See also Next Sunday A.D., which is completely indistinguishable from the present, but claims to be happening in the future anyway. How much Applied Phlebotinum it takes to flip Next Sunday A.D. into full-scale Twenty Minutes into the Future is an interesting question, since many stories employing cutting-edge fictional technology are actually set in the present (for instance, lots of superhero stories). Can result in I Want My Jetpack if the writers set the work not sufficiently far into the future, and the year the work was set in arrives in Real Life without any of the new technology featured. Compare to Urban Fantasy as the magical version. If you want to know a more "reversed" version of this trope (futuristic technology in the past), see Schizo Tech. Inverted by 20 Minutes into the Past.
Comic Books Grim and gritty superhero comic Batman: The Dark Knight Returns took place twenty minutes into a future in which Batman has retired.
Likewise, numerous other "grim and gritty" superhero comics influenced by Watchmen and Batman: The Dark Knight Returns.
The DC Comics crossover Armageddon 2001, released in 1991. When 2001 rolled around, none of the future events happened (and because of the floating timeline, the crossover could no longer have really happened in 2001 anyway).
Deathlok, a Marvel Comics character, is a time-traveling Cyborg from the 1990s, where civilization has been almost destroyed by nuclear war. In 1974 when the character was created, this seemed plausible, but by this point, he's had more than one major retcon. Which is a weird one. Obviously, cyborgs were not running around in Real Life in the '90s but in the Marvel Universe, cyborgs were quite common, among other things.
Kingdom Come takes place an indeterminate amount of time in the future of The DCU. This is noticeable less through advanced technology (since there was already plenty of that) and more through the aging of characters.
In one old comic book, aliens show up to a futuristic-looking Earth and contact the planet. When nobody answers, they take it as an insult and attack. In the last panel, we learn that humans are now living on Mars, and Earth has been uninhabited since the Nuclear War of 2000.
The X-Men story Days of Future Past, released in 1981, depicted a dystopian future in 2013.
The timeline of the Grendel series starts in the present day, becomes this trope for the Christine Spar story arc and its immediate aftermath, and then leaps ahead several generations for the Grendel-spirit's later incarnations.
The Highwaymen is about a pair of retired badasses from the late 20th century who have to get back together for one more job in 2022.
Commando had a series set soon where war was effectively outlawed. Instead, nations solved their issues using virtual reality.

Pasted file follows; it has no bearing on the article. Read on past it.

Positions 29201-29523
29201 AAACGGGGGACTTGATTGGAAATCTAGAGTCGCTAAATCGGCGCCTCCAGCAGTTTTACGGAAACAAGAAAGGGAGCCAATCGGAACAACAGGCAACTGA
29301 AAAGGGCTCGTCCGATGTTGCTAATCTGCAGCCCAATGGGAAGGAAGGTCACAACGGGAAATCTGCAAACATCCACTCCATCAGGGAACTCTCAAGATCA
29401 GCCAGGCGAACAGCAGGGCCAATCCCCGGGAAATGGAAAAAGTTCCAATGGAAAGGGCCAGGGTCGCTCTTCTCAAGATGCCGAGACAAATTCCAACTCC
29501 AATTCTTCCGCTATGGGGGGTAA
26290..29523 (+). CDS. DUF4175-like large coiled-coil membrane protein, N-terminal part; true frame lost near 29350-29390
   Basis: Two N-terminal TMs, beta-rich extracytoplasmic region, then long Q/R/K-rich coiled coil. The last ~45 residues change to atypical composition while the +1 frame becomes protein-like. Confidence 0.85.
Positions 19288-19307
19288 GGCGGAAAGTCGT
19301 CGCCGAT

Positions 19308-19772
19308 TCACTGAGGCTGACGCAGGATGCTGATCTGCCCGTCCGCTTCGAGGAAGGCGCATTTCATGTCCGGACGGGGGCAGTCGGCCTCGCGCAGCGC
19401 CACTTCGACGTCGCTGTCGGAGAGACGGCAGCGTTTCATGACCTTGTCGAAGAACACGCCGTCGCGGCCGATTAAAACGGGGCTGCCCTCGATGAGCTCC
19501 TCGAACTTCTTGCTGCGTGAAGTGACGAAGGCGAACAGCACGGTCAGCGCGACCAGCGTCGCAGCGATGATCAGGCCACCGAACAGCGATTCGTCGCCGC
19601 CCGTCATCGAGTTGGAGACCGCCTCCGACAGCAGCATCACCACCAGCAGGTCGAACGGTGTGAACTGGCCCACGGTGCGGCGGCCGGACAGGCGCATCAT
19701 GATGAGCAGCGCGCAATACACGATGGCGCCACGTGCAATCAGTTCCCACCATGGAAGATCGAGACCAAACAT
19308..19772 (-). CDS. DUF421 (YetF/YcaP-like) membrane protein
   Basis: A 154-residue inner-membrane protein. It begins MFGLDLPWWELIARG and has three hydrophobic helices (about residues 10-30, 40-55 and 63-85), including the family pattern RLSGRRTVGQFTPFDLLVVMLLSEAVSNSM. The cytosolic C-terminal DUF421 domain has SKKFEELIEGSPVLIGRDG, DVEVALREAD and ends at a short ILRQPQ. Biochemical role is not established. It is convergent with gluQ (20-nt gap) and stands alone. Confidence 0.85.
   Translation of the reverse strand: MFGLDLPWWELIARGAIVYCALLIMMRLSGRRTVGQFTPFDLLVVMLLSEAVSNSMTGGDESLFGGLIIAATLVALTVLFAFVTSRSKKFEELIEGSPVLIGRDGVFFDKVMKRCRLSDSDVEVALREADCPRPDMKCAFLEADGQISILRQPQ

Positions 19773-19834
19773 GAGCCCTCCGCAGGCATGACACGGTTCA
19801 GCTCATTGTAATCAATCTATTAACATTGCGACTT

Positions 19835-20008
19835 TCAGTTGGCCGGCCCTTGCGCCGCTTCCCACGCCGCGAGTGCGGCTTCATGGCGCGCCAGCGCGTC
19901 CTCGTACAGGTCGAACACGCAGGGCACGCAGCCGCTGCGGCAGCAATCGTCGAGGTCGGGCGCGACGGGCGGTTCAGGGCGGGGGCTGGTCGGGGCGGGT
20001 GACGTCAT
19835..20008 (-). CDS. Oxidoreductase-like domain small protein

American Flagg! is set in a dystopian (and eerily prescient in some ways) 2031.
Elvis Shrugged, an Alternate History Affectionate Parody of Ayn Rand's Atlas Shrugged, was published in 1993 and set in 1997.
Judge Dredd is set 122 years in an alternate future, and the character ages in real-time, meaning that number never changes. It also means that as of 2021, Dredd himself has aged 44 years since his inception in 1977.
The original Star-Lord stories took place in the early '90s (the comics themselves began publication in 1976), but this was retconned to the present when the character entered the mainstream Marvel Universe during Annihilation. Star-Lord was later given a revised origin in Guardians of the Galaxy that removed all of these aspects.
Pastitos Grandes from Puerto Rico Strong takes place in 2062. The clothing hasn't changed much since 2018, but people can use VR glasses to transport themselves into life-like versions of the past and there's now a space elevator.
Sensation Comics: Astra, Girl of the Future takes place in the far-flung future year of 2150, where humans have colonized most of the solar system and possess personal voice activated jets capable of spaceflight instead of cars. Regular news seems to have been superseded by live vlogs, as the main character does her newscasts by just leaving her camera-like device worn about her neck on and broadcasting while investigating things and going on adventures.
Paperinik New Adventures have a bit of variety with this, due to different authors and writers. Obviously the titular hero uses tech that's futuristic even in-universe, and commercial technology seems to roughly be on par with our own at the time of the comic's release (1998-2001), but the military makes use of mechs and space exploration has reached the point of manned missions to the rings of Saturn. There is also some commercially used advanced tech, such as Channel 00's camera suits (though they appear to be the only ones that make use of them) and holograms are used for advertisement, but still recent enough to be described as high-tech and be showed of at expos.